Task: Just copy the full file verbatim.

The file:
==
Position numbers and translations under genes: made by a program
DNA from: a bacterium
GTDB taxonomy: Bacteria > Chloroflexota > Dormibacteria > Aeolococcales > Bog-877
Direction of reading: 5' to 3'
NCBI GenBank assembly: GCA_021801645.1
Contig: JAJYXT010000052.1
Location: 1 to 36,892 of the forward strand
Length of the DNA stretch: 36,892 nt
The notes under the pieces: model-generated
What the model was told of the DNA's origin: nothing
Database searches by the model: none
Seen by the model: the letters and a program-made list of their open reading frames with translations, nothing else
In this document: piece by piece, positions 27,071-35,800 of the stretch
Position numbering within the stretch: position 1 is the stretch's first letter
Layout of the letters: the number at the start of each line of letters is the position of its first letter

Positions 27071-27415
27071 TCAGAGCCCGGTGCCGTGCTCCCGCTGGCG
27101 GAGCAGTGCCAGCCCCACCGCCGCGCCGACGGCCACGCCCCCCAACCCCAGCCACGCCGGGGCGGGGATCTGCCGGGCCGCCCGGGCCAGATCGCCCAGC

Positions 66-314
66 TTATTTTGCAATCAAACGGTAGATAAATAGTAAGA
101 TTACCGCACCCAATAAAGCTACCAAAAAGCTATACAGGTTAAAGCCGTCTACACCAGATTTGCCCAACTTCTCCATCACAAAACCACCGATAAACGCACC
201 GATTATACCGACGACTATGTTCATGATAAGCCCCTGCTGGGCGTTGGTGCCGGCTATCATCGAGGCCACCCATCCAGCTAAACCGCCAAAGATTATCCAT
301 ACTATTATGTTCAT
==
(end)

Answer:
Position numbers and translations under genes: made by a program
DNA from: a bacterium
GTDB taxonomy: Bacteria > Chloroflexota > Dormibacteria > Aeolococcales > Bog-877
Direction of reading: 5' to 3'
NCBI GenBank assembly: GCA_021801645.1
Contig: JAJYXT010000052.1
Location: 1 to 36,892 of the forward strand
Length of the DNA stretch: 36,892 nt
The notes under the pieces: model-generated
What the model was told of the DNA's origin: nothing
Database searches by the model: none
Seen by the model: the letters and a program-made list of their open reading frames with translations, nothing else
In this document: piece by piece, positions 27,071-35,800 of the stretch
Position numbering within the stretch: position 1 is the stretch's first letter
Layout of the letters: the number at the start of each line of letters is the position of its first letter

Positions 27071-27415
27071 TCAGAGCCCGGTGCCGTGCTCCCGCTGGCG
27101 GAGCAGTGCCAGCCCCACCGCCGCGCCGACGGCCACGCCCCCCAACCCCAGCCACGCCGGGGCGGGGATCTGCCGGGCCGCCCGGGCCAGATCGCCCAGC

Positions 66-314
66 TTATTTTGCAATCAAACGGTAGATAAATAGTAAGA
101 TTACCGCACCCAATAAAGCTACCAAAAAGCTATACAGGTTAAAGCCGTCTACACCAGATTTGCCCAACTTCTCCATCACAAAACCACCGATAAACGCACC
201 GATTATACCGACGACTATGTTCATGATAAGCCCCTGCTGGGCGTTGGTGCCGGCTATCATCGAGGCCACCCATCCAGCTAAACCGCCAAAGATTATCCAT
301 ACTATTATGTTCAT